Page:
ripTALI-7 consists of one repeat only and is likely the product of repeat loss. We conclude this based on alignment of repeats 1 and 16 from ripTALI-1 to the single ripTALI-7 repeat that indicate that this single repeat appears to be a fusion of the first and last repeats of for example ripTALI-1 (Figure 9C) with a concordant deletion of all intervening repeats. This may have occurred via strand slippage on the template strand, leading to looping out and loss of repeats 1–15, or it may have occurred via intra-molecular recombination.
RipTALs Appear to be an Ancestral Feature of the Rssc but Are Not Part of the Core Effector Depertoire
Our study of the natural diversity and abundance of ripTALs within the Rssc (Figure 1A) uncovered that ripTALs are present in all phylotypes, although abundance differs between the four phylotypes. ripTALs appear to be prevalent in phylotypes I and IV (Figure 1A) and are rare in phylotypes II and III. The absence of ripTALs from most but not all phylotype II and III strains suggests that the gene is ancestral and has been lost in multiple lineages. It has been suggested that ripTALs were horizontally transferred into the Rssc, possibly from a Xanthomonas strain, and subsequently transferred horizontally to certain other lineages within the species complex (Fall et al., 2007; Heuer et al., 2007). However, the pairwise similarities we observe for RipTAL NTR and CTR sequences of different phylotypes (Figure 1C) show the same relationships as the species complex phylotypes (Wicker et al., 2012), and also reflect the individual taxonomic species. This observation is consistent with a model where a ripTAL progenitor was present in the last common ancestor of the species complex.
The Ability of Some RipTALs to Activate the Same Sequence Evolved Convergently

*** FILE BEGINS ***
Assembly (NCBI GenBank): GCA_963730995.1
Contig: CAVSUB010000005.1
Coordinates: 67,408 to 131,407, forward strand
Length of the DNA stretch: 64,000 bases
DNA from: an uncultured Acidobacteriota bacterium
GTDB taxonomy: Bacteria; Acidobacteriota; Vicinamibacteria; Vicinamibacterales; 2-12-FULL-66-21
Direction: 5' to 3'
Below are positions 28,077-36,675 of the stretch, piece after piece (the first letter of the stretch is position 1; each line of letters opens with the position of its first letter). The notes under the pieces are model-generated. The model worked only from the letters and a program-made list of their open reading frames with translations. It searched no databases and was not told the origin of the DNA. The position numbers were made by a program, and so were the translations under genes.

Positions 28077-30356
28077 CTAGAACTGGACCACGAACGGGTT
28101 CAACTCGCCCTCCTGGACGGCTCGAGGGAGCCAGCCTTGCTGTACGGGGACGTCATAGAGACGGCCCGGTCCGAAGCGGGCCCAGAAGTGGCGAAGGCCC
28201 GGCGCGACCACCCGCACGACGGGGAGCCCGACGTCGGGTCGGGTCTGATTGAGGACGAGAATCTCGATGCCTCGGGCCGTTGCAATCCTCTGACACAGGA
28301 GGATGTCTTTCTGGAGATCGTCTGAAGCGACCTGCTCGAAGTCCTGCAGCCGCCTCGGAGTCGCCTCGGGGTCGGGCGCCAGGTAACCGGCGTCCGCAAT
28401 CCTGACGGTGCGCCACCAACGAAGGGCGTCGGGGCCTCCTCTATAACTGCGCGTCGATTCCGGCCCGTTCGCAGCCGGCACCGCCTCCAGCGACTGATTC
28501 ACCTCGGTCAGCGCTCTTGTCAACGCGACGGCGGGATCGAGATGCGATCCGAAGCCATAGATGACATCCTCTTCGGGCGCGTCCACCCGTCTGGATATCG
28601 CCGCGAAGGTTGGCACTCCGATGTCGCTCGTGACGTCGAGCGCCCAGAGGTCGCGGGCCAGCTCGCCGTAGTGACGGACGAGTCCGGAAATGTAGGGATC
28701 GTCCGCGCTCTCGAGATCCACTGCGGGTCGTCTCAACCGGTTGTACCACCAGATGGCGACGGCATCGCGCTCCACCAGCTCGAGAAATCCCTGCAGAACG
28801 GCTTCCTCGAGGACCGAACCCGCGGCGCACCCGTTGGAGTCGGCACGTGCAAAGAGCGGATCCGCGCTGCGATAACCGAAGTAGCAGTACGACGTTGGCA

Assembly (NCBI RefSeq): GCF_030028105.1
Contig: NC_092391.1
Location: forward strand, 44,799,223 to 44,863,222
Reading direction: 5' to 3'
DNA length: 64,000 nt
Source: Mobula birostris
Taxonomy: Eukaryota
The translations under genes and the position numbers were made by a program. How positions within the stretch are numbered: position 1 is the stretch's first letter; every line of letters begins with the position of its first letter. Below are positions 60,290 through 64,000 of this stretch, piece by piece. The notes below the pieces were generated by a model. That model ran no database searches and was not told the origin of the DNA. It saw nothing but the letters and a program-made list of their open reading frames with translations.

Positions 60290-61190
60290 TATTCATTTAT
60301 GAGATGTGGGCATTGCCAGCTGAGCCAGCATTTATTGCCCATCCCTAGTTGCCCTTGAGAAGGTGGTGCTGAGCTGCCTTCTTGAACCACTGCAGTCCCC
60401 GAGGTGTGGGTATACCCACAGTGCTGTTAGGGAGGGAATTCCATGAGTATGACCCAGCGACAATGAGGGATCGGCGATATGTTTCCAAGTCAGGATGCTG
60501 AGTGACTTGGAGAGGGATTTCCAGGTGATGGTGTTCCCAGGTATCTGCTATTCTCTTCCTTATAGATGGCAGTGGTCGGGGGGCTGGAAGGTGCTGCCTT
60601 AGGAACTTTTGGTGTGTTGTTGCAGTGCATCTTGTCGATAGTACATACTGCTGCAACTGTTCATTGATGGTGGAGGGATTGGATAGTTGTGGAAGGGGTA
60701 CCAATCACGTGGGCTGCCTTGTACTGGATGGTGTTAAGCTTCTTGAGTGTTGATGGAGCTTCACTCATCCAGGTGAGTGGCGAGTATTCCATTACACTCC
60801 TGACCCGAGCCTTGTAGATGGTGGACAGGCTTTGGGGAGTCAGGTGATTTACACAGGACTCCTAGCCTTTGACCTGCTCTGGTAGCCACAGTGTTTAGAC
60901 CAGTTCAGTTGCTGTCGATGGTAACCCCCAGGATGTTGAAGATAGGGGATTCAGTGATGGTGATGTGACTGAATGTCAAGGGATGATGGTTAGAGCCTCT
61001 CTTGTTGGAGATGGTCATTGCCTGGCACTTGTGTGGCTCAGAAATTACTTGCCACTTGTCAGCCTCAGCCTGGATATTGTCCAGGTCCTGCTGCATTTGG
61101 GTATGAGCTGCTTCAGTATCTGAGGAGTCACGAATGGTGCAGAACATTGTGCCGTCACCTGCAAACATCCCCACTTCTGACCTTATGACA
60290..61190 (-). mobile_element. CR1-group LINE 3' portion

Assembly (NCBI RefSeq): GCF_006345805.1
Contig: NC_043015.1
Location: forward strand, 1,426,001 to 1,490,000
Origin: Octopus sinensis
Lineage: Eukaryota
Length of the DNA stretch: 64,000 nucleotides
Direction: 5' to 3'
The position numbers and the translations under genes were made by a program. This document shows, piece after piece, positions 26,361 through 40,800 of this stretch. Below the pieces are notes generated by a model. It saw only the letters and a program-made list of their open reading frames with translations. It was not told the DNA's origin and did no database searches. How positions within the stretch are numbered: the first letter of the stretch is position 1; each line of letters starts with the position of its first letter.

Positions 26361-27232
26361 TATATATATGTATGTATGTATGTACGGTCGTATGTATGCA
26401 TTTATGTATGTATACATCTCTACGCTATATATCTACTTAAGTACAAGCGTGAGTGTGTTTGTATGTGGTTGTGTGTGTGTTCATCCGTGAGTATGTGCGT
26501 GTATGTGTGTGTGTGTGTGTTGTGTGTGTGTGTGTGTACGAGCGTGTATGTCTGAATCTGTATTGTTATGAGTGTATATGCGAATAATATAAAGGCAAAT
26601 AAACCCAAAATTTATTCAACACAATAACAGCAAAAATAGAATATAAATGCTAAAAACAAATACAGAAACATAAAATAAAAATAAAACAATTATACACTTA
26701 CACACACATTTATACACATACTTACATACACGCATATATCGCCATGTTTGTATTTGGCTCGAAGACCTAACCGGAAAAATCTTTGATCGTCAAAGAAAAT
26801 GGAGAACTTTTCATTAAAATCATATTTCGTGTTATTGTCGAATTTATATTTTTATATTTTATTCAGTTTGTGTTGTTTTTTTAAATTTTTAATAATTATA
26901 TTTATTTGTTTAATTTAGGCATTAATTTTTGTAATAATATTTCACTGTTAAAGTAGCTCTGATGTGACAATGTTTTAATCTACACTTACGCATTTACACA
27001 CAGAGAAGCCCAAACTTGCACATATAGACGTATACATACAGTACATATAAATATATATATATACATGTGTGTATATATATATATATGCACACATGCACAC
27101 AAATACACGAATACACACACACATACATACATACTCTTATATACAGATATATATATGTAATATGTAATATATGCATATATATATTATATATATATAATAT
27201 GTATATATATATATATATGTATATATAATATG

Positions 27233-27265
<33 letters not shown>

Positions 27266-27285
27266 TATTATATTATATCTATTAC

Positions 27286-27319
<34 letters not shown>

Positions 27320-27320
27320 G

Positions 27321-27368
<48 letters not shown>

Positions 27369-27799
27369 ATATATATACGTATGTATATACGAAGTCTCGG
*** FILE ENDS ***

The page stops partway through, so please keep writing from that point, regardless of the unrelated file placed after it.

We showed that the similarities of predicted RipTAL EBEs lead to cross-activation of corresponding promoters by different RipTALs (Figure 5). For example, RipTALI-1, RipTALI-8, and RipTALIII-1 (Figure 5), all coming from strains infecting a broad range of solanaceous host plants activate promoters containing any of the corresponding EBEs. As illustrated in Figure 9, separate events likely gave rise to the DNA binding domains of RipTALI-1, RipTALI-8, and RipTALIII-1, suggesting that these RipTALs have evolved convergently toward the same target sequence. This may imply that not only the RipTAL EBEs but also the downstream-encoded disease-promoting host proteins are conserved across many solanaceous host species.
Unlike the generalist strains found across the Rssc, some strains from phylotypes II and IV are highly host-specific and are epidemiologically restricted to Musa species (Ailloud et al., 2015, 2016), causing Moko and blood disease of banana, respectively. Moko disease is prevalent in Latin America and has been reported to cause yield losses of up to 100% (Munar-Vivas et al., 2010). Blood disease is mainly found in Indonesia, where it has been reported in 90% of all provinces (Hadiwiyono et al., 2007) and causes yield losses up to 100% (Supriadi, 2005). Both diseases are the result of host-specialization yet must have evolved in distinct, geographically separated phylogenetic groups.
RipTALIV-2 was isolated from all BDB strains we analyzed and RipTALII-1 was isolated from the Moko disease causing strain Molk2 (Figure 2; Supplementary Table S1). Recent genome sequencing of additional Moko disease causing strains indicates that ripTALIIs are also present in some of these strains (Ailloud et al., 2015). Given that abundance of ripTALs is otherwise low in phylotype II strains, the presence of ripTALs in multiple Moko disease causing strains might suggest that these RipTALs make a disease contribution in banana.